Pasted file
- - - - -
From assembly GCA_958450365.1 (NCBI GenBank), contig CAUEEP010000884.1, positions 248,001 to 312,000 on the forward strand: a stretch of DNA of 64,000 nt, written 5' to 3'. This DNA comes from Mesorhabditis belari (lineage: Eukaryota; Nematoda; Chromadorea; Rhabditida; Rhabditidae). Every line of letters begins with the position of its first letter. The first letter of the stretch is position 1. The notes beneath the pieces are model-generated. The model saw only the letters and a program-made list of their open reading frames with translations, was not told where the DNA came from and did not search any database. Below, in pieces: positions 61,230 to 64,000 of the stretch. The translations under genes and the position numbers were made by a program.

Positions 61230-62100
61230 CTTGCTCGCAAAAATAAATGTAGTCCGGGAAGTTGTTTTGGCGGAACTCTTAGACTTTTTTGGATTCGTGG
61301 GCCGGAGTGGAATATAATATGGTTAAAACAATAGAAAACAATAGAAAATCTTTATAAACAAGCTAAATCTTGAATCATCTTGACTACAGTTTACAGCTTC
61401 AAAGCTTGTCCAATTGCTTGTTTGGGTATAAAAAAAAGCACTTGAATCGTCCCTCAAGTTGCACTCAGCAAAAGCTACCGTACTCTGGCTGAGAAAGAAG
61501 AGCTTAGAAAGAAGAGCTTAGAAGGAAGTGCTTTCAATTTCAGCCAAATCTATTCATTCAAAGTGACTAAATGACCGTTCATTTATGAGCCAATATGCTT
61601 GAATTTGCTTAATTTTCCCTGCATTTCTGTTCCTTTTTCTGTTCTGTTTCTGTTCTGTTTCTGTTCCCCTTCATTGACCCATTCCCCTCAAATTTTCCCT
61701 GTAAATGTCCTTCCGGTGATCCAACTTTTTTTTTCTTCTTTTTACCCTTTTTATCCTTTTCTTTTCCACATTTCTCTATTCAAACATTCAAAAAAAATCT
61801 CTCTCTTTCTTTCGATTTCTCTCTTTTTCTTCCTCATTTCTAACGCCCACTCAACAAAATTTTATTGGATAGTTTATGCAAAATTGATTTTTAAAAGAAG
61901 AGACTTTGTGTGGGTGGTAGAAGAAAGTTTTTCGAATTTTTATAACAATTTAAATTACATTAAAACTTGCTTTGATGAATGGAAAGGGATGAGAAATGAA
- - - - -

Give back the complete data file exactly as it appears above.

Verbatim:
From assembly GCA_958450365.1 (NCBI GenBank), contig CAUEEP010000884.1, positions 248,001 to 312,000 on the forward strand: a stretch of DNA of 64,000 nt, written 5' to 3'. This DNA comes from Mesorhabditis belari (lineage: Eukaryota; Nematoda; Chromadorea; Rhabditida; Rhabditidae). Every line of letters begins with the position of its first letter. The first letter of the stretch is position 1. The notes beneath the pieces are model-generated. The model saw only the letters and a program-made list of their open reading frames with translations, was not told where the DNA came from and did not search any database. Below, in pieces: positions 61,230 to 64,000 of the stretch. The translations under genes and the position numbers were made by a program.

Positions 61230-62100
61230 CTTGCTCGCAAAAATAAATGTAGTCCGGGAAGTTGTTTTGGCGGAACTCTTAGACTTTTTTGGATTCGTGG
61301 GCCGGAGTGGAATATAATATGGTTAAAACAATAGAAAACAATAGAAAATCTTTATAAACAAGCTAAATCTTGAATCATCTTGACTACAGTTTACAGCTTC
61401 AAAGCTTGTCCAATTGCTTGTTTGGGTATAAAAAAAAGCACTTGAATCGTCCCTCAAGTTGCACTCAGCAAAAGCTACCGTACTCTGGCTGAGAAAGAAG
61501 AGCTTAGAAAGAAGAGCTTAGAAGGAAGTGCTTTCAATTTCAGCCAAATCTATTCATTCAAAGTGACTAAATGACCGTTCATTTATGAGCCAATATGCTT
61601 GAATTTGCTTAATTTTCCCTGCATTTCTGTTCCTTTTTCTGTTCTGTTTCTGTTCTGTTTCTGTTCCCCTTCATTGACCCATTCCCCTCAAATTTTCCCT
61701 GTAAATGTCCTTCCGGTGATCCAACTTTTTTTTTCTTCTTTTTACCCTTTTTATCCTTTTCTTTTCCACATTTCTCTATTCAAACATTCAAAAAAAATCT
61801 CTCTCTTTCTTTCGATTTCTCTCTTTTTCTTCCTCATTTCTAACGCCCACTCAACAAAATTTTATTGGATAGTTTATGCAAAATTGATTTTTAAAAGAAG
61901 AGACTTTGTGTGGGTGGTAGAAGAAAGTTTTTCGAATTTTTATAACAATTTAAATTACATTAAAACTTGCTTTGATGAATGGAAAGGGATGAGAAATGAA